In terms of a combo kill, most people choose one of two options: Flame-Kin Zealot or Flayer of the Hatebound. Flame-Kin Zealot is the traditional option and can be used with as few as one Dread Return, though most people choose to play at least two. Flayer of the Hatebound generally requires two Dread Returns to be lethal, so when choosing that option it makes sense to play three Dread Returns with a secondary target from the disruption, permanent removal, or combo groupings.
I’m not going to claim that I’m knowledgeable enough to suggest an ideal or optimized list, but this is probably what I would play if I had a tournament today:
- 4 Putrid Imp
- 3 Ichorid
- 1 Flame-Kin Zealot
- 4 Golgari Grave-Troll
- 3 Golgari Thug
- 4 Stinkweed Imp
- 4 Narcomoeba
There are a couple things that I’m still working out with this list.
The first issue is that I really want to play four Careful Study; typically, I’m moving the third Ichorid to the sideboard to make room for it. The extra Careful Study helps make sure you’re able to get your dredge on and adds some consistency, but I feel like making sure you’re hitting an Ichorid in the games that can drag a bit also bumps your win percentage in game 1.
The second issue is the sideboard. I’m reasonably confident that you should be playing four Firestorm; it’s the perfect anti-hate card in that it fits your strategy while removing the most commonly played hate card in Legacy: Scavenging Ooze. It seems to me that the second most played hate card is Surgical Extraction, which is why I’m playing a couple Bloodghast. Extraction is an annoying card, but simply adding a few Bloodghast and another Dread Return target gives you so many strategic options that it probably takes three resolved Extractions to beat you.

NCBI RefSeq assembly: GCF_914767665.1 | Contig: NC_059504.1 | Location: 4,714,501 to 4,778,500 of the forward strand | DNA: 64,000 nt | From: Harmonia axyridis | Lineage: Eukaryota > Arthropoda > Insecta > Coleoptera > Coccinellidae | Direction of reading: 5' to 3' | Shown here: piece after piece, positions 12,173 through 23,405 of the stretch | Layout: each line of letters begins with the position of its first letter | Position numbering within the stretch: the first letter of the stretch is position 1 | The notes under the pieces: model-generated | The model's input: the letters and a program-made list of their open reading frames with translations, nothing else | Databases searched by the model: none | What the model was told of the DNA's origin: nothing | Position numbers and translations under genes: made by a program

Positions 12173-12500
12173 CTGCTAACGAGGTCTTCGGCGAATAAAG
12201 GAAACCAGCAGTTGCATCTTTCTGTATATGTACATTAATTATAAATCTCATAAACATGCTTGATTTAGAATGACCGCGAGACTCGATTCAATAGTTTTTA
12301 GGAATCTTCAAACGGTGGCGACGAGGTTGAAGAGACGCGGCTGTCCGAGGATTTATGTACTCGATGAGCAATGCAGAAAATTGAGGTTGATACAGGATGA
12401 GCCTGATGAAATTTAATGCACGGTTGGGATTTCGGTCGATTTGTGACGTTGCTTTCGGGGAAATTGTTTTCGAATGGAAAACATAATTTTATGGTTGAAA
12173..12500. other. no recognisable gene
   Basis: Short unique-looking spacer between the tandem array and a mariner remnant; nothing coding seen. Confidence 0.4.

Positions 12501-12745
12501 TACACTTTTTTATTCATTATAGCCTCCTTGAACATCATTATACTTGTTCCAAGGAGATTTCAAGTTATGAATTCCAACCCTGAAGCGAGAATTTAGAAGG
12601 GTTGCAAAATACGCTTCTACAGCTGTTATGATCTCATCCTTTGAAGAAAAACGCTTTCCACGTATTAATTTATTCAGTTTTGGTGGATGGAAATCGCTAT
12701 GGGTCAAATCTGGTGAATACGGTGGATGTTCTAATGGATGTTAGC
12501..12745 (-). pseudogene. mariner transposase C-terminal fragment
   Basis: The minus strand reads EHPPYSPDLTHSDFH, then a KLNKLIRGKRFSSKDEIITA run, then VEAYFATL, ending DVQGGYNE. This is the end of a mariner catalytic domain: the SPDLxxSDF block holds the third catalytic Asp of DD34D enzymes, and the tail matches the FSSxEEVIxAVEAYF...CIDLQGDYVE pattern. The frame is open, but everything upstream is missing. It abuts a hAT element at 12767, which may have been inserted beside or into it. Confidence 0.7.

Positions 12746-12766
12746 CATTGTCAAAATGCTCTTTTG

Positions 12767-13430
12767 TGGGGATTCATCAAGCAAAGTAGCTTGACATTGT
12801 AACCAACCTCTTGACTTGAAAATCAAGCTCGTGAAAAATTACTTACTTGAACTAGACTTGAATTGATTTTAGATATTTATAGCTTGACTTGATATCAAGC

I also hate the idea of having nothing should I run into someone playing Leyline of the Void or Grafdigger’s Cage, but there’s a few problems there. First, hardly anyone is actually playing those cards. Second, if people do start playing those hate cards, you would need probably between six and eight anti-hate cards; playing three or four is basically just wasting sideboard space. Third, if folks are playing those cards in numbers, you may just want to play a different deck entirely, presumably one that they no longer have answers for (since they’re playing a bunch of Leylines and Cages).
That being said, where I have four copies of Leyline of the Void I think it isn’t the worst idea in the world to play a mix of Nature’s Claim and Ancient Grudge. Grudge, in particular, is a useful one-of as you can dredge into it to beat cards like Ensnaring Bridge that actually see play.
In any case, this deck’s strength is going to ebb and flow, not so much with the metagame around it but with the amount and type of hate being played at any given time.
Right here, right now… This is the best combo deck in Legacy.
For the curious, here’s second best:
This is the runner-up from a large Legacy event earlier this month, and I love the use of Burning Wish from TES combined with the Gitaxian Probe / Cabal Therapy interaction that Carsten Kotter wrote about recently.
The winner of that event? Dredge, obviously.
Michael Keller, "Updated Primer — Dredge"